Placing Australian Unionism in a context of global activism for maritime labour rights

Join us at the New International Bookshop in Melbourne

Tonight, November 22 at 5:30pm for drinks and 6pm start

Speakers are Diane Kirkby, Author
Rae Frances, President of ASSLH ( the Austn Society for the Study of Labour History)
and Paddy Crumlin, MUA National Sec. and ITF President.

Key Features of this book launch talk:

Brings the Asia-Pacific into focus at the forefront of labour internationalism

Placing Australian Unionism in a context of global activism for maritime labour rights

Shows the complexities of pursuing internationalism and reaching beyond racist and Cold War IdeologiesBlends legal, labour and social history within a transnational frameMaritime workers occupy a central place in global labour history. This new and compelling account from Australia, shows seafaring and waterside unions engaged in a shared history of activism for legally regulated wages and safe liveable conditions for all who go to sea.

Maritime Men of the South Pacific provides a corrective to studies which overlook this region’s significance as a provider of the world’s maritime labour force and where unions have a rich history of reaching across their differences to forge connections in solidarity.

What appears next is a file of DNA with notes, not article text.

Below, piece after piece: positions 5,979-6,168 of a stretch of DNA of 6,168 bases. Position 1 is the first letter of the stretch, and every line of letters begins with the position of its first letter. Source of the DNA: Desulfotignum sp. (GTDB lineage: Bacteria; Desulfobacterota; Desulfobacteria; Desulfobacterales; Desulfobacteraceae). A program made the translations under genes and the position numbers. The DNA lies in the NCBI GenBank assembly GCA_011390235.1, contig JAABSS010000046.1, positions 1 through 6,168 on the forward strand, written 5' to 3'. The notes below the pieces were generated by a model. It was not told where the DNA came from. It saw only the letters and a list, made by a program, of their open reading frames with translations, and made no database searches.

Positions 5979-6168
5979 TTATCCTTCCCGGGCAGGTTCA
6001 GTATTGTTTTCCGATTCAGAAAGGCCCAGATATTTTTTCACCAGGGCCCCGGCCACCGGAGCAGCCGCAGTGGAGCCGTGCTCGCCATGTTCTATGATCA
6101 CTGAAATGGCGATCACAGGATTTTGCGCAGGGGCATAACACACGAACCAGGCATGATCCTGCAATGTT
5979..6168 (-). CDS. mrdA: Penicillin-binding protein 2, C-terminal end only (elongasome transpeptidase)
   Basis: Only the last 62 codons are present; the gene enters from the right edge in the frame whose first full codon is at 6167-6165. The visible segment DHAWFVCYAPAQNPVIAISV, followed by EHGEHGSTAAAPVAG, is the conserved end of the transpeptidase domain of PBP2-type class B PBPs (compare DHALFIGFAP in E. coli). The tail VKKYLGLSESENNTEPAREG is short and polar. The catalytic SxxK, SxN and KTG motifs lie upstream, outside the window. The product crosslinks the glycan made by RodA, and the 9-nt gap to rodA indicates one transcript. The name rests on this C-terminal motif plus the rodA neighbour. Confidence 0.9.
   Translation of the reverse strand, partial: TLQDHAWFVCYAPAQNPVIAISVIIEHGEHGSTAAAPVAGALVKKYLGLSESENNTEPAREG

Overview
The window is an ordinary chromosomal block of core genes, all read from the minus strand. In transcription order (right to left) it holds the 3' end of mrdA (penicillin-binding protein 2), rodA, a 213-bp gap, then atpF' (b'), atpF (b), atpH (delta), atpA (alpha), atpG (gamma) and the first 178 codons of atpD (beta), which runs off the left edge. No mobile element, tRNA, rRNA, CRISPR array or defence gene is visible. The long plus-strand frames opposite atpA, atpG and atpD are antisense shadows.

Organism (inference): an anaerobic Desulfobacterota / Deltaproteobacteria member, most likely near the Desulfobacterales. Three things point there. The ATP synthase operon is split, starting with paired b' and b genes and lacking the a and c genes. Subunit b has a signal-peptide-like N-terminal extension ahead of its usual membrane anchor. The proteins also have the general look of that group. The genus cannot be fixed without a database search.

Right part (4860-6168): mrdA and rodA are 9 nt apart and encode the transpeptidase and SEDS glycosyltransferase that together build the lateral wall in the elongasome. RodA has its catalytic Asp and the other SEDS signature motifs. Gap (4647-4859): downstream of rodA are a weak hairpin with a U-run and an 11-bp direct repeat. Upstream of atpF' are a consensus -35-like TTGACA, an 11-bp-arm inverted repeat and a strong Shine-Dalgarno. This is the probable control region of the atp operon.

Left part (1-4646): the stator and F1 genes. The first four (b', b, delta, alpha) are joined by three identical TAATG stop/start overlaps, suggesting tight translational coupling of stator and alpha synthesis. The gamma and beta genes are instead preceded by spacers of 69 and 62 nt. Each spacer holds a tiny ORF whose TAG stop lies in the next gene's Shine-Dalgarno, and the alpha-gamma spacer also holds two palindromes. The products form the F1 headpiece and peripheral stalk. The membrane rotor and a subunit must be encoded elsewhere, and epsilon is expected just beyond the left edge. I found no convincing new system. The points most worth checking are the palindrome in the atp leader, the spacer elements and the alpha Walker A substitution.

From the ‘militant young Australian’ Harry Bridges whose progressive unionism transformed the San Francisco waterfront, to Australia’s successful implementation of the Maritime Labour Convention 2006, this is a story of vision and leadership on the international stage. Unionists who saw themselves as internationalists were also operating within a national and imperial framework where conflicting interests and differences of race and ideology had to be overcome.

Union activists in India, China and Japan struggled against indentured labour and ‘coolie’ standards. They linked with their fellow-unionists in pursuing an ideal of international labour rights against the power of shipowners and anti-union governments. This is a complex story of endurance, cooperation and conflict and its empowering legacy.

Author information
Diane Kirkby is a Professor of Law and Humanities, University of Technology Sydney and Research Professor (Emeritus) at La Trobe University.
Lee-Ann Monk is an Adjunct Research Fellow in History at La Trobe University
Dmytro Ostapenko is Research Associate at La Trobe University.
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